Last Spring, I was in my “final” semester of college. I was struggling through a horrible math class, and praying I would pass so that I could get to the business of planning the rest of my life, instead of having to gear up to take a summer class. I was having the worst semester of my entire college career due to a variety of reasons, and now it was looking like I wasn’t even done yet. My mother took pity on me and let me start planning a graduation trip, even though I probably wasn’t going to pass (I didn’t, but I did get an A in summer Algebra and finally graduated.)
After the stress of the semester, I really just wanted to go lay on a beach somewhere for a few weeks, and maybe hit up an amusement park. So we bought tickets to Orlando, FL to see Disneyland and hit up a beach. I had never been to the East coast before that, so I was pretty stoked. I had, however, swam in the Atlantic while in Spain, but I had seen many pictures of the beautiful green tinted waters and white sand beaches of Florida, and I was very excited to explore a new area.
As the date of the trip drew nearer, I did what I do best, which is overanalyze and plan. I realized that we would probably get pretty bored after just a few days hanging in Orlando, so I decided we should make it a massive road trip, see all of Florida and maybe another state or two. I got down to logistics, and by the time I was done with the plan, it had turned into a 1500 mile road trip.. my favorite kind of trip!
I flew out of Alaska the first week of May to go spend a week with my best friend in Idaho. It was a relaxing week full of movies and catching up with my bestie of 9 years. After the week was up, I flew into Orlando to meet up with my mom. Now, if you’ve never been to Orlando, here’s a word to the wise. If you need to get there, I suggest flying into an nearby city and driving to Orlando. The flight in was packed to the brim with children jacked-up on candy, lack of sleep, and disney-mania.
By the time the plane landed, I was quite on edge. It didn’t stop there though! I had to land and track down a shuttle to take to our cheap Disney area hotel. It took awhile, but I was finally on the shuttle. Imagine my surprise when I realized that Disneyworld was about an hour from the airport, and the whole time we were made to watch weird Disney propaganda on the TV in the shuttle. My brain was feeling overstimulated already and we hadn’t even reached the park!
We got to the hotel and I relaxed until my mom showed up late that night. We went to bed early in preparation for going to the park the next day. Now if you know me at all, you know that I have a limited appreciation for children. In small numbers, they are fine, but in vast quantities they are crazy-making. My mother and I had chosen to go in May for the very reason that schools wouldn’t be out yet, so hopefully the park wouldn’t be as crowded. Little did we realize that this was the time period in which parents brought their younger-than-school-age children to Disneyworld. So, yes, we fought strollers all day.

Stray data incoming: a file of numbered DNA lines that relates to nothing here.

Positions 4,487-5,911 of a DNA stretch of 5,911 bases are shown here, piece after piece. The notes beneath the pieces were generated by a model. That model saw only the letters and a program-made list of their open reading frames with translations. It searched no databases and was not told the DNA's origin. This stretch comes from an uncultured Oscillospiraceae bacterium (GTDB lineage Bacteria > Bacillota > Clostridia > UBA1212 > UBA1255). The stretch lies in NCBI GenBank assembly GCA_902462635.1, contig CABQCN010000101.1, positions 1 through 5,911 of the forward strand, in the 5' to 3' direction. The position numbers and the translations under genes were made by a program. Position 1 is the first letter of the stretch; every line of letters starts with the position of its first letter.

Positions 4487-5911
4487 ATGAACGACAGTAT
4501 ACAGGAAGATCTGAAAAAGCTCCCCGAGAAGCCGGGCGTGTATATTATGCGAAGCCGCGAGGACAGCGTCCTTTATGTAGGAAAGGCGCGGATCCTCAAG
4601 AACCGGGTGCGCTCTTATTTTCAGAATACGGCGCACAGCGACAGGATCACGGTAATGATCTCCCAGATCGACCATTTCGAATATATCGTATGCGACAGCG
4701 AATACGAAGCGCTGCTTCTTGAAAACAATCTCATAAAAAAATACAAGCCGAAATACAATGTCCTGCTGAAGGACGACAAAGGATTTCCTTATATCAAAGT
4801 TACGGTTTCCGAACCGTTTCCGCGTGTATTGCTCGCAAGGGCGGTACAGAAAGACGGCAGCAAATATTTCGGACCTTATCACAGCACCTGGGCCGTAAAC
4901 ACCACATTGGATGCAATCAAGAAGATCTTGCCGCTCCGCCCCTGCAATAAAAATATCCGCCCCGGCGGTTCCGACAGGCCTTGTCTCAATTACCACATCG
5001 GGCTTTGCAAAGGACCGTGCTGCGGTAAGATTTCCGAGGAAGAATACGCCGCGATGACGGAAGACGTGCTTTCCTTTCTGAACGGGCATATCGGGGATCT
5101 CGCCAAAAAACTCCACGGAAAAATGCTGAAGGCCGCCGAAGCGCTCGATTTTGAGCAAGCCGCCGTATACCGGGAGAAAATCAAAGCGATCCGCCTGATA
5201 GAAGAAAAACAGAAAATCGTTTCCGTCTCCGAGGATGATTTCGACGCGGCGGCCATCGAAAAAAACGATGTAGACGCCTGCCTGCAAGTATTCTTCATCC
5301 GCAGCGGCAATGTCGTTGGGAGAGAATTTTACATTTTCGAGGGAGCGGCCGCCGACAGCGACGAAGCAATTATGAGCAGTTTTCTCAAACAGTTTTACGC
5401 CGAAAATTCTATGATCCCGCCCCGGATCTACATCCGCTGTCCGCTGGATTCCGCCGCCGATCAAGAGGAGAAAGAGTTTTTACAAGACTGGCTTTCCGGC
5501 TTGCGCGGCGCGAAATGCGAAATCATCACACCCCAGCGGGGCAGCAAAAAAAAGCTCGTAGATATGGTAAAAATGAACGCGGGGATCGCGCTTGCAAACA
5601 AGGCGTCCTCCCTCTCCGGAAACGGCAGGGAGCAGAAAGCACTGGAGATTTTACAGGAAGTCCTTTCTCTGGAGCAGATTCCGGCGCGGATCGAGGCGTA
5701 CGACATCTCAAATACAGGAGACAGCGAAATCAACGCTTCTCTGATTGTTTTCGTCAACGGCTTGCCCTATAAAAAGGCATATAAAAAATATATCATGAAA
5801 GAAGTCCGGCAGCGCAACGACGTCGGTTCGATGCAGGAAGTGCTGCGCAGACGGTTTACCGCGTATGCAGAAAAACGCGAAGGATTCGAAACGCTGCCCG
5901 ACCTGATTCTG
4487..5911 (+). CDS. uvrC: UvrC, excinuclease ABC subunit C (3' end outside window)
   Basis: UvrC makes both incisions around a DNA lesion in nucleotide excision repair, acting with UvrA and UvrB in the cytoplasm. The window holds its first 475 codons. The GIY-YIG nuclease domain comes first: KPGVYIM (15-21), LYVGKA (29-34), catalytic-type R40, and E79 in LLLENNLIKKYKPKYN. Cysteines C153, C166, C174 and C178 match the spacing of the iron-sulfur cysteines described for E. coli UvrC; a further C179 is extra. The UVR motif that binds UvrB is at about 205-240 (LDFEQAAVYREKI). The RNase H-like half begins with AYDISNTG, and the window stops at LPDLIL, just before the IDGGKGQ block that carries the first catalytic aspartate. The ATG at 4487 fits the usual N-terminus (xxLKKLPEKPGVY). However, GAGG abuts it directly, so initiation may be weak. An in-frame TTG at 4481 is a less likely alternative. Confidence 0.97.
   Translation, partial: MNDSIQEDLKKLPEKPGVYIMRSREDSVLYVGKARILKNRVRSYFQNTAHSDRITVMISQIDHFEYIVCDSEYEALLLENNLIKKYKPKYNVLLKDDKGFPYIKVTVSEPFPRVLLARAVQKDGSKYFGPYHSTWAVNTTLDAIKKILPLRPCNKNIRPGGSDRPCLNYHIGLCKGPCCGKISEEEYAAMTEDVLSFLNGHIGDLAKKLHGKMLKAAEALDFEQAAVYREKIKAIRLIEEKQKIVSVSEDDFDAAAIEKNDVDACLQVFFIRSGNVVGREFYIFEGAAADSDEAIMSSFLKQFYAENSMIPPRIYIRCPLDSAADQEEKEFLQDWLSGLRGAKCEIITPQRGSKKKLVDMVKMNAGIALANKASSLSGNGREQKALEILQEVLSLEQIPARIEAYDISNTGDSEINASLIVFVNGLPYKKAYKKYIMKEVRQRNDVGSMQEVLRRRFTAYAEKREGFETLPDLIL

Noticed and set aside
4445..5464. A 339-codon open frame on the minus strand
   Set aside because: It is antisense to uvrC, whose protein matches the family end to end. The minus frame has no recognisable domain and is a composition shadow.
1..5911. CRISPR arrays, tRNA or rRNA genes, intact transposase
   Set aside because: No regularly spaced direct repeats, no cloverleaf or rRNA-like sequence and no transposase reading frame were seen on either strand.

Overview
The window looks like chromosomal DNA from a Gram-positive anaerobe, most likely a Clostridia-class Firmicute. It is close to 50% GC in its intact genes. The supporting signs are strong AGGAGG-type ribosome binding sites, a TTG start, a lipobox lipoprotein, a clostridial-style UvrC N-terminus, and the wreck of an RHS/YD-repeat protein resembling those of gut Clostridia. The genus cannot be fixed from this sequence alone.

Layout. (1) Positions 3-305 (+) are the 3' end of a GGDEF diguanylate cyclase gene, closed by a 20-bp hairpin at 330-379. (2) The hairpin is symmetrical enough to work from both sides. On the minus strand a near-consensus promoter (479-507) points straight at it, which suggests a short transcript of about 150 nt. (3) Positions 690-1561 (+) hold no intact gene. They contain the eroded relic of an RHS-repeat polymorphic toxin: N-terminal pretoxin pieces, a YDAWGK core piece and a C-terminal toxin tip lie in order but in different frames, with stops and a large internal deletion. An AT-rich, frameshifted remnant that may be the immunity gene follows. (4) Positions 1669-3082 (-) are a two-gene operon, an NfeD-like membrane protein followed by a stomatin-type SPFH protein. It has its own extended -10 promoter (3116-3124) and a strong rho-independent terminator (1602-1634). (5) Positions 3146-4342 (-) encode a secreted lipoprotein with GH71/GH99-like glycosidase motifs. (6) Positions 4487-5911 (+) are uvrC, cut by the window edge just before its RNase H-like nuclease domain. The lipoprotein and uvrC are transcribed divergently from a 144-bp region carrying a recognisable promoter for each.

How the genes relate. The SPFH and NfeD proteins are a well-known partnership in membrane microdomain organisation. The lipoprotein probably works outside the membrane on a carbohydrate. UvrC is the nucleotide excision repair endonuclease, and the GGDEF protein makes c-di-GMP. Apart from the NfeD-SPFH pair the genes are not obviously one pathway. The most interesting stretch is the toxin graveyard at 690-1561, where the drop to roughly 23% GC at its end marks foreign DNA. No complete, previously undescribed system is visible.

The whole day at Disneyworld, I could feel tiny glimmers of childhood amazement trying to make their way to the surface, but the adult me was just too aware of how fake everything is. Mom and I did have a lot of fun, particularly when I made her go on Space Mountain and Thunder Mountain Railroad and we both screamed our lungs out. However, after one Disney-soaked day, we realized we were done with Orlando and decided to move on down the road the next day. After spending one day in a small area packed with thousands of people, it was refreshing to get in our car and head down the highway. I’m sure I’ll be back there someday with my niece though.
The next morning we got up bright and early. One thing Florida has going for it, is that it’s a lovely place to wake up in May. 80 degrees and mild humidity felt fantastic, especially since it was about 50 degrees in my hometown at that time of year. We headed down the highway towards Cape Canaveral. We were planning to visit Kennedy Space Center, but when we got there, they wanted us to pay a fee merely to come into the gift shop, so we hopped back in our car and headed South. Neither of us are space nerds.
As we got on the highway, one thing became apparent: Floridians are RUDE drivers. I have never experienced worse road manners anywhere else, not even in the few giant cities I have driven around in. It would get much, much worse as we got closer to Miami, but even out in the middle of nowhere, with plenty of highway to go around, drivers would ride up on our ass then change lines to pass us at the last possible minute before collision. It was a bit intimidating. After our detour to Cape Canaveral, it was kind of late and we didn’t want to drive for a long time, so we decided to stay in a small town called Cocoa Beach. It felt a bit like a place that may have been a popular destination in the 50′s but has long since gone into decline. It made me a little sad, especially seeing that the bums seemed to outnumber the tourists on the beach.
The next morning, we got back on the highway, heading South, destination unknown. One interesting thing I noticed about Florida, is that while it is a medium sized state, it also has the fourth highest population and most of them live within about 20 miles of the coast. Therefore we are talking some extreme population density. During that long day of travel we passed through some of Florida’s major cities, and we were already worn out on people, so we decided to bypass the bigger places and head to Key West. For those of you who don’t know, Key West is a badass little community way down South, at the end of a 120 mile long string of islands. The drive out there is an interesting one, as you are on a road suspended above the ocean for the last few miles. It’s pretty scary to think about what happens when hurricanes hit out there.